people are a diverse lot, having four essentials that
make us who and what we are. While we differ widely in
geography, ideology, bodies, and beliefs, a little introspection
finds that we all share four traits in varying degrees:
attire, sexuality, community, and spirit.
attire is the narrowest, most basic attribute of who we
are, and by far the easiest to obtain (even non-leather
people can wear a harness and chaps). When these are worn
by a leather person - a person possessing the other 3
traits - attire becomes more than a covering from the
elements; it becomes a symbol of the power that is within
sexuality is a broader trait. Leathersex is about the
mind, about an exchange of power, about using the senses.
We leatherfolk use all five of our senses to their fullest:
the feel of cold restraints, the smell of sweat, the taste
of another's armpit, the sound of a flogger, the look
of the leather harness framing a torso. We focus both
inwardly and outwardly, in pleasing oneself and one's
partner(s). Truly good leathersex requires a level of
maturity not required simply to buy attire; it requires
a person in touch with themselves and with the others
in their playgroup.
community defines us even more broadly than sexuality.
We socialize with other leather people, in groups, clubs,
and at play parties. We focus on larger numbers of people,
interacting with one another. Doing this successfully
requires a great deal of maturity, hard work, and compromise,
and a two-way sharing of power (as opposed to sexuality,
which often involves the taking and giving of power in
a one-way transaction). Socializing and non-sexual friendships
are an important part of how we mature as leather people.
spirit is by far the broadest trait. This transcends attire,
sexuality, and community to allow us to become a part
of a larger whole which we feel within. It is transparent,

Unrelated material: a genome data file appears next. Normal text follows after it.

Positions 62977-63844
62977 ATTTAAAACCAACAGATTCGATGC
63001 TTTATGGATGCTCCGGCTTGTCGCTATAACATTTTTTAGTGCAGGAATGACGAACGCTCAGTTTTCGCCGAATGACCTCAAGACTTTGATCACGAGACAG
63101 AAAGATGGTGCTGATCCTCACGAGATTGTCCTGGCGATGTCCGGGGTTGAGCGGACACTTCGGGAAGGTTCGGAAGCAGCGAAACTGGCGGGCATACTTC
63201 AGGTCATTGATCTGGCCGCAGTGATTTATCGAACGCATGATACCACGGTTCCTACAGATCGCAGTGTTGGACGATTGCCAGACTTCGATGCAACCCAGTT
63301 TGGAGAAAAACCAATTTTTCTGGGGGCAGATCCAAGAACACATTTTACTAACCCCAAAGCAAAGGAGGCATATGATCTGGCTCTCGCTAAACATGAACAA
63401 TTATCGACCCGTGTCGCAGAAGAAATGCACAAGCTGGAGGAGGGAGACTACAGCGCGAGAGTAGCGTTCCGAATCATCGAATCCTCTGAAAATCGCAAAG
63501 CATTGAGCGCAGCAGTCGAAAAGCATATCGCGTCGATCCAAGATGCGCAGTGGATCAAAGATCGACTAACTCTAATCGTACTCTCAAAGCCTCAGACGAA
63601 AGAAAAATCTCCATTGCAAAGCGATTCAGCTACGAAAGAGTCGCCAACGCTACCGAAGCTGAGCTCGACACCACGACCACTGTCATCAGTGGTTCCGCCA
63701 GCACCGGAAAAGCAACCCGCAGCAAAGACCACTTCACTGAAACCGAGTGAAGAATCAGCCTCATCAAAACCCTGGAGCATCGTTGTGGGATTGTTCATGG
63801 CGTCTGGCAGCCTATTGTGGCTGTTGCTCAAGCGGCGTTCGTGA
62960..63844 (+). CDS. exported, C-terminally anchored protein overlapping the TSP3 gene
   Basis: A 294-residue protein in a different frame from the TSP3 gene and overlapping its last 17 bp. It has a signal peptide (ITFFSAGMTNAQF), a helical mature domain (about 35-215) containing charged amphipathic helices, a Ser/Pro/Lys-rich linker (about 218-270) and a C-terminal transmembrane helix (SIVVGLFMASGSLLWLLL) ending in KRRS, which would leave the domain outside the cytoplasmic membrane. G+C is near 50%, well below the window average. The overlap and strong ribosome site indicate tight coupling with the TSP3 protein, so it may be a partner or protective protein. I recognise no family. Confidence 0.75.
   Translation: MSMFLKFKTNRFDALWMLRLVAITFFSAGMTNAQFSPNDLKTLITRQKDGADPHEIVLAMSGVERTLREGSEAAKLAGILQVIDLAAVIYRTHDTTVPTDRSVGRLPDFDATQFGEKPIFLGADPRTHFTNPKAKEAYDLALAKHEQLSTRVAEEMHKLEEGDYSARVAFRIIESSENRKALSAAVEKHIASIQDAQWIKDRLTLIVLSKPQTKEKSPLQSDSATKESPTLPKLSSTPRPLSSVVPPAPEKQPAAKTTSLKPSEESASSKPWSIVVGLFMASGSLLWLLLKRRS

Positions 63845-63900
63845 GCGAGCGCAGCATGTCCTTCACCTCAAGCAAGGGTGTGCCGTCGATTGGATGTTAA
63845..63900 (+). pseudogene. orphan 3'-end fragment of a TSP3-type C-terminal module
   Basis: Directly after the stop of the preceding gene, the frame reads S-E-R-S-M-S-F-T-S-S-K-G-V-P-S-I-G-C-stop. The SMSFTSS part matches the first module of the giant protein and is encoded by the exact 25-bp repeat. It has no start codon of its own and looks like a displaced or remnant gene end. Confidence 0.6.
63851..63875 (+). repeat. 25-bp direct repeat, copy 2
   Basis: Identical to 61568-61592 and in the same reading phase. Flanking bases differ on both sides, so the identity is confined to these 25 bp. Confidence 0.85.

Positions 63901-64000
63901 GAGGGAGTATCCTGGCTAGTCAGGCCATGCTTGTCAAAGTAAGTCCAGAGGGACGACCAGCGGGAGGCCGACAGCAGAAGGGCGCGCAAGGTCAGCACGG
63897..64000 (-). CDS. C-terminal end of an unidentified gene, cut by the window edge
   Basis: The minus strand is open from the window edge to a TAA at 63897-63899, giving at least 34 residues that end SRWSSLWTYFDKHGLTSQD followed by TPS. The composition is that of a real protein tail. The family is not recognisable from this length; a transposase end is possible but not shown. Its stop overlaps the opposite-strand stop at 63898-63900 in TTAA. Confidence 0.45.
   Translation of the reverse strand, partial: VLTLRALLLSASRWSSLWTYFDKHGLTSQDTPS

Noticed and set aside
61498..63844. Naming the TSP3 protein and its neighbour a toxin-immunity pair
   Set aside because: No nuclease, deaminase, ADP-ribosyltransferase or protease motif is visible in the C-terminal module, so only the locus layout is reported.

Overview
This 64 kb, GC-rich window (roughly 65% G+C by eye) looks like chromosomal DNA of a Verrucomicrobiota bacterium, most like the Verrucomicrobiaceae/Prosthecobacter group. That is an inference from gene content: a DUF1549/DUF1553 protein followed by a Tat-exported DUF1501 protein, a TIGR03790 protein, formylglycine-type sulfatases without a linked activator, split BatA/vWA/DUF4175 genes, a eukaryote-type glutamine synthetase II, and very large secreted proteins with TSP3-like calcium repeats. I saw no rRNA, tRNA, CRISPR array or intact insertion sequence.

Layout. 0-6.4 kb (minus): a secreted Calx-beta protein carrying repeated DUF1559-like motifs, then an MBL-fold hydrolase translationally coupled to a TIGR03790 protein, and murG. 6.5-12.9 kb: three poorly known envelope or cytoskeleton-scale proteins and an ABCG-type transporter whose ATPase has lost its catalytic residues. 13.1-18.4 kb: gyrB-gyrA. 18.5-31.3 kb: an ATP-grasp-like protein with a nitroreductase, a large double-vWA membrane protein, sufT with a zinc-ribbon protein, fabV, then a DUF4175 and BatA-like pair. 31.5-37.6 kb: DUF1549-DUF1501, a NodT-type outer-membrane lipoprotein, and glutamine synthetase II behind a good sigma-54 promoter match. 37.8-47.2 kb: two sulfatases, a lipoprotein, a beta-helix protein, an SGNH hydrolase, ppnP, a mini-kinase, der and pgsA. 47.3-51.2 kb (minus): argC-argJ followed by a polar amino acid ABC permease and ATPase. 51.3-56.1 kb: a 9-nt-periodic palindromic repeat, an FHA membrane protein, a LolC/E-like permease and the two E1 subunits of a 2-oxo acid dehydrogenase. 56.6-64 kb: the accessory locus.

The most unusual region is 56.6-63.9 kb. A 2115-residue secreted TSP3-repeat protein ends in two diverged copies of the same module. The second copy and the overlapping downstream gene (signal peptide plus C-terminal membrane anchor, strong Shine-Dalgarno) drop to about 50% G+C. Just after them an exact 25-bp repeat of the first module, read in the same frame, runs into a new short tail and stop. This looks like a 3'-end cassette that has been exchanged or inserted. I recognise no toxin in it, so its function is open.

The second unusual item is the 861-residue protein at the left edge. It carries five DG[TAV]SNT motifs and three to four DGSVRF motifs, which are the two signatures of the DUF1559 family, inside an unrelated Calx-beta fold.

and is next to impossible to explain to outsiders or to
those in the community who have not reached this point
in their growth. Our spirit as leather people nearly always
develops later in leather growth, as it takes years to
achieve a deep understanding of leather attire, leathersex,
and most importantly, leather people.
degree to which each trait is present varies from person
to person and moment to moment. In the most general terms,
as we grow in leather we often begin with attire and move
in order to spirit. Each one is a little harder to achieve
and requires more time and work than the one before it.
Each is a phase of growth for the individual. Each is
at this more broadly, these traits help answer the question
"What is happening to leather community today?" Not only
is our community intact, it's maturing. It is growing
along these same lines.
the 1950's and early 60's, the first focus of our community
had to be locating one another through leather attire.
There were few gathering places and there was no Internet,
so there were a limited number of practical ways for people
to identify each other. That's where leather attire came
in: it gave us identity. When people did not wear leather,
other signals (hanky code, hair styles, facial hair, etc.)
were symbols which helped one leather person find another.
To this day, these non-leather signals are still a valuable
part of our community.
the late 1960's through about 1980, finding each other
became much less of a chore, as there were plenty of bars,
organized groups and clubs, and people with little black
books brimming with names. This communal longing for freedom